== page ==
Fringe bushes in bloom are quite the sight. As far as landscaping shrubs the fringe bushes are tough, quick growing and drought tolerant. This specimen is in bloom now and came into my possession as a surplus item. I lacked a good plant for the spot it’s in (driveway) that could withstand the conditions and thus it was put there. Loropetalums in this climate are evergreens that may go partial deciduous in serious winters depending on siting.

A lone white tulip.

Someone at some point planted tulips along the driveway long ago. I honestly do not know who did it bit this little guy comes up yearly and generally is all foliage with no flower. The super-cold winter probably allowed this bulb to develop more along the lines of a more northern climate and thus we have this fine bloom. But hold on to your hats, the fireworks are about to begin!

Double petaled azaleas, hell I had no idea I had these on property.

Salmon-pink azaleas are where it's at.

wait...are the white ones being photobombed by the pink ones?!

Phlox subulata – Creeping Phlox

This last remaining garden phlox plant bravely blooms every spring and struggles through the August drought every year often going dormant before winter. I took pity on it last year and gave it a few hits of black magic and not only has it bloomed like crazy but it has also gotten a bit bigger. Perhaps this ought be a commercial?

Foeniculum vulgare ‘Purpureaum’ – Black Fennel
This stand of four second year Black fennel plants has become a hedgerow unto themselves. If you look at last year’s pictures of this plant they were tall, impressive but now here near this dense in the foliage department. Numerous side-shoots are what produced this effect and indeed they were evergreen most of the winter producing some impressive foliage against slow contrasts. I cannot state this often enough, Fennel plants are ironclad perennials that are entirely edible but also serve as fine ornamentals; they are a garden must have.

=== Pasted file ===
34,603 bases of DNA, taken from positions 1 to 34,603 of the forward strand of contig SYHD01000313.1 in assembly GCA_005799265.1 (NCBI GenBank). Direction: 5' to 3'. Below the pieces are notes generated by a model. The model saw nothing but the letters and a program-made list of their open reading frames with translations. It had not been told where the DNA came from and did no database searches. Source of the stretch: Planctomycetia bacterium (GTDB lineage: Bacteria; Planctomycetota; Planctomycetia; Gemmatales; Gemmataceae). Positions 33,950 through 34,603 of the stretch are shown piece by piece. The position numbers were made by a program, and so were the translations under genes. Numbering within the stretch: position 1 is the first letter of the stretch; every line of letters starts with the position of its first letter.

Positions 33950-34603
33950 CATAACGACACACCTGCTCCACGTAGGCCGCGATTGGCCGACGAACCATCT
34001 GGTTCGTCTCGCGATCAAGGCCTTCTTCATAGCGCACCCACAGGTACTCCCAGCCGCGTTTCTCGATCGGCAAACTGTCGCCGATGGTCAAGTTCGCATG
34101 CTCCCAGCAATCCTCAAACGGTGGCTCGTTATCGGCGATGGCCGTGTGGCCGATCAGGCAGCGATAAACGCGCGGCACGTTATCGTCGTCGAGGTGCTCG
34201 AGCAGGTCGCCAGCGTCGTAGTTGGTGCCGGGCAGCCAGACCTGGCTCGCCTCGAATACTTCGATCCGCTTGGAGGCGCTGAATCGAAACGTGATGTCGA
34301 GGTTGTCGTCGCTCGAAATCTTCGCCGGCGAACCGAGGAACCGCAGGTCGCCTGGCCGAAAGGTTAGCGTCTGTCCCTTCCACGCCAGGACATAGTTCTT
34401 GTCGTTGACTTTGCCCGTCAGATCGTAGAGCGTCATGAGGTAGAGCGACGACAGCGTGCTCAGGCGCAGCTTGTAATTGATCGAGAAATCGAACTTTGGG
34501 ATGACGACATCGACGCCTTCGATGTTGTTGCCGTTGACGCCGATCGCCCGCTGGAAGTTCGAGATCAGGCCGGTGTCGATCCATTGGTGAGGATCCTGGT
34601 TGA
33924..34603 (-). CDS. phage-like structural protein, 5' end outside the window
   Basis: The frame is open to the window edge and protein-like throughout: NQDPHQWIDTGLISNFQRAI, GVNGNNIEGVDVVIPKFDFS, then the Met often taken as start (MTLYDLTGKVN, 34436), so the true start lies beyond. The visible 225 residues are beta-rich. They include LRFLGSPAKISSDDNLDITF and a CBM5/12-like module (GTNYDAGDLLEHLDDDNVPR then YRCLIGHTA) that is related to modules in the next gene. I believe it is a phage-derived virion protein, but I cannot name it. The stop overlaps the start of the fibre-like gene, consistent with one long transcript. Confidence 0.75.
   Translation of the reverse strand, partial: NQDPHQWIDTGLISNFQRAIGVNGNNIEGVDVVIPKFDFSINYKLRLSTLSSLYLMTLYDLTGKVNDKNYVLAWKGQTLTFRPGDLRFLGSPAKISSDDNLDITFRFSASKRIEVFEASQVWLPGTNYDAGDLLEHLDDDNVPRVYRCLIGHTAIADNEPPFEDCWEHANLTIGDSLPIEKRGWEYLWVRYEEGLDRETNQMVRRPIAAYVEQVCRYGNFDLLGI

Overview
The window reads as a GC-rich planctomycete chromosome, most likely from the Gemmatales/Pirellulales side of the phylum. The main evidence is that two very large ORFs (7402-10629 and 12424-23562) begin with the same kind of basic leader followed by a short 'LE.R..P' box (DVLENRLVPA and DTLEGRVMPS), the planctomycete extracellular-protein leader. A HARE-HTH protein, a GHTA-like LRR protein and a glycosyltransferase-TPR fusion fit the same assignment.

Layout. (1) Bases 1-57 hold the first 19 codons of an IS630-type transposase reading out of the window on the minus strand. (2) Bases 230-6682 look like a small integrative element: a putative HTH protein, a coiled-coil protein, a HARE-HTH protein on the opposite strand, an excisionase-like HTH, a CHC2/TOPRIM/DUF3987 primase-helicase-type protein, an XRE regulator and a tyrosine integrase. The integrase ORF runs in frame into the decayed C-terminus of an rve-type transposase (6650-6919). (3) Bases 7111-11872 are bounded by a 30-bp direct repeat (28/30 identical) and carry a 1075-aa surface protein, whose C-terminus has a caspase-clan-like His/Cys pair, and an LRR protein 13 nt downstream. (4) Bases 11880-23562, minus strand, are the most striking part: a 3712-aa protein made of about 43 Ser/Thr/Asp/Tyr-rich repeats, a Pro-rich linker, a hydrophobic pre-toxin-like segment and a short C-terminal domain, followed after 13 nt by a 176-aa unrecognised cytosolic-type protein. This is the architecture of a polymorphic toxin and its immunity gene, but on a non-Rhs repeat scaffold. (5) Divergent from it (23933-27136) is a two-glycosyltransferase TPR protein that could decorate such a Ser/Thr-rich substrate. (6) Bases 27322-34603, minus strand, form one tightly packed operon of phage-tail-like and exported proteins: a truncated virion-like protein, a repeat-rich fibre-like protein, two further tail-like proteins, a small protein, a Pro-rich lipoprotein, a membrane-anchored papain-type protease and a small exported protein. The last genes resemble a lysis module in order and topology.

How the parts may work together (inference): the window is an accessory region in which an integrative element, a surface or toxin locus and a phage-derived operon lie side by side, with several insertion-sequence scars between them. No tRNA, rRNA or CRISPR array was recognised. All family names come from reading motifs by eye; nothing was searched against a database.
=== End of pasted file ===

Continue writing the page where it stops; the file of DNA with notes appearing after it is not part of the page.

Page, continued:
Rumex sanguineum – Bloody Dock/ Sorrel
This is an example of bloody dock that has established in a location. Granted it isn’t as big as it could be because the soil is very much lacking you can see the vibrancy of the leaf color and that the leaves are far larger than the ones I’m selling. Well sited sorrel can get impressively large and thus supply a whole lot of leaves for your culinary uses.

The spring’s bounty is always worth exploring, but then again so is the Fayetteville Farmer’s market. While the weather is not going to be all that good this week, I’ll still show up barring the rain coming down side ways at which I figure we will have other more pressing concerns. As you may know, the market is located on 325 Franklin street in the front parking lot of the Fayetteville Transportation Museum. The market runs from 9 am to 1 pm and you can expect to see some of the venders show up with lots of good food. But let’s move right along to the stuff coming to market this week.